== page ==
Ibn Battuta: The Marco Polo of Islam

By Sahil Prasad, Indian American, Grade 4, Maryland.

Wasn’t Marco Polo an amazing explorer? If you agree, you’ll be excited to learn about his Islamic counterpart, the 14th century explorer Ibn Battuta, who traveled 75,000 miles on foot from Timbuktu, Mali to Guangzhou, China (with that distance, you could circumnavigate the globe three times). Impressive, isn’t it, considering that’s how many miles some cars travel in their entire lifetime!

Ibn Battuta was an Islamic explorer whose mission was to travel to every Muslim city in the known world at the time.[1] His legendary taste for adventure started when he took the Hajj (a pilgrimage that Muslims take to Mecca, Saudi Arabia) because after he finished, he really wanted to explore more. Ibn Battuta was born on February 24, 1304 in Tangier, Morocco and he died in 1377[2] in Marrakesh, Morocco after 24 years of exploration! This extraordinary explorer met many fascinating people in his travels like:  a mad sultan in India who tried to kill him, mystics who ate their snakes’ heads of, or jumped in fires to try to put them out, and he met many different followers of Islam, mainly in Asia. He traveled all over the world through continents like Africa, Oceana, and Europe (North and South America were not discovered yet). When he visited some Islamic cities in Europe, the rulers there flooded him with gold and camels because they had a liking for travelers. That’s how Ibn Battuta supported himself on his travels.

Ibn Battuta chronicled his travels in a book called Rilah (The Travels, in English) and because of that, we know so much about Islamic cultures of his time. He gave so much information in his autobiography that it feels like you’re living in an Islamic world of the 14th century.

Marco Polo was a Venetian explorer who traveled all around the Mongol empire under the supervision of the ruler Kublai Khan. Marco Polo was born on September 15, 1254 and he died on January 8, 1324. Kublai Khan developed a very big liking for him and he sent Marco Polo on a series of diplomatic missions throughout the Mongol Empire.

I decided to compare Marco Polo and Ibn Battuta because they have a lot of similarities. Both explorers’ journeys were completely unexpected. For example, Marco Polo just wanted to travel to the Mongol Empire with his father and uncle because they wanted to trade European goods for Asian ones. Who knew that the same young Marco Polo would travel across Asia on tons of missions. Ibn Battuta had a similar series of events that led him to travel.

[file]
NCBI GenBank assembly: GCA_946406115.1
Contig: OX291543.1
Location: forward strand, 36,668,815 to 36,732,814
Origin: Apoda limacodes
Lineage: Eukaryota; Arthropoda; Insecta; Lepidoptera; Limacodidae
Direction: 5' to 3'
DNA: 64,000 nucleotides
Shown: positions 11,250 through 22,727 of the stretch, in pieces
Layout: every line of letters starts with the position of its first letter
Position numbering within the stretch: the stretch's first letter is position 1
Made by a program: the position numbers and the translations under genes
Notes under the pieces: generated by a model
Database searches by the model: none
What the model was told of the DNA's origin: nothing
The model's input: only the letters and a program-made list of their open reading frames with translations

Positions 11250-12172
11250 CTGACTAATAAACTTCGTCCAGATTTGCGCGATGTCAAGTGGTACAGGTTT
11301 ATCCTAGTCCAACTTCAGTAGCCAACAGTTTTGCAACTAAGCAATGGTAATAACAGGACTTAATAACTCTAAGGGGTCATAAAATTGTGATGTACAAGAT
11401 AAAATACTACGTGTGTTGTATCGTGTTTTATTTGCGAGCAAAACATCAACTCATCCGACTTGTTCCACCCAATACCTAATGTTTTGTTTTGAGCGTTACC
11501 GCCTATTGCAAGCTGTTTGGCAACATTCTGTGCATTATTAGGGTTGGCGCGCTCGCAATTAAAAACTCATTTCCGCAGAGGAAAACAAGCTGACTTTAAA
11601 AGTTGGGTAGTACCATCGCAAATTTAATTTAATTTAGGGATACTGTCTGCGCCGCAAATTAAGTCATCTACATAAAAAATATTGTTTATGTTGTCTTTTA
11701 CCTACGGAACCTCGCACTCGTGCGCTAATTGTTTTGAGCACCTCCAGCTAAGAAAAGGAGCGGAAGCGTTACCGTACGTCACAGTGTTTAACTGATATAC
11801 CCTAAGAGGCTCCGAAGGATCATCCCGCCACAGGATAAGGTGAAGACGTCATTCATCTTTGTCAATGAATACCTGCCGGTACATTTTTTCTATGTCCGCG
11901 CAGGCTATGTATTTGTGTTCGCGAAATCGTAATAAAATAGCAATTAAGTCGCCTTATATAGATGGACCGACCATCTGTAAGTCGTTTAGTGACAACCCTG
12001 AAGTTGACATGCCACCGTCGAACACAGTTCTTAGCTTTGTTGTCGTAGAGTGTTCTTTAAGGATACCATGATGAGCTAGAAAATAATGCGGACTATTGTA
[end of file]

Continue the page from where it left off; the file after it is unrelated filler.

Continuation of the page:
Ibn Battuta went on the Hajj (the pilgrimage to Mecca) because it was one of the Five Pillars of Islam—five duties that Muslims have to perform during their lifetime, and he was a devout Muslim. That one pilgrimage led to 50 other adventures all around Asia, Europe, and Oceana! That’s the last thing one would expect, isn’t it? Given that the Age of Exploration—where Europeans began to make voyages into the Americas—started a hundred years later.

Another similarity is that both explorers suffered some hard times on their travels. Ibn Battuta crossed a lot of dangerous areas. For example, in Africa, Ibn Battuta had to cross the Mamluks’ [3] territory and they were one of the most feared warriors at the time. Also, Ibn Battuta got sick with fever numerous times, and he had to often take breaks from his travels because of that. Marco Polo also encountered some problems in the desert on the way to the Mongol Empire. For example, he couldn’t find any modes of transportation so he just had to walk the whole way. Marco Polo was robbed by bandits and lost a lot of essential supplies including his diary, which was very important to him.

Lastly, both explorers traveled very long distances. Marco Polo traveled almost everywhere in the Mongol Empire which spanned almost the whole length of Asia! The Mongol Empire was the largest empire in history, so while traveling all over that big empire, he must have covered a very long distance. Ibn Battuta traveled very long distances as well. He traveled more than half of the known world at that time, covering over fifty thousand miles. Also, Ibn Battuta’s average miles per year were 3,000. So if you multiply that by the 24 years of his travels, you get 72,000 miles (his total miles were actually around 75,000)! Didn’t he travel a whole lot?

Ibn Battuta might seem like a superhuman, but like us, he was just an ordinary person. If we dedicate ourselves to a goal with determination and perseverance, we too can be successful like him.


1. David Angus Great Explorers, Naxos Audiobooks, 2003

2. The Adventures of Ibn Battuta: A Muslim Traveler of the 14th century by Ross E. Dunn, University of California Press, 1989

3. Ibn Battuta: The Journey of a Medieval Muslim by Edoardo Albert, Kube Publishing, 2019

4. Extra History by Daniel Floyd, 2008

[1] There are more Islamic cities currently in the world than at the time of Ibn Battuta.

[2] His death day and month are unknown.

[3] A group of slave warriors who lived between the 9th and 19th century in the Islamic world.

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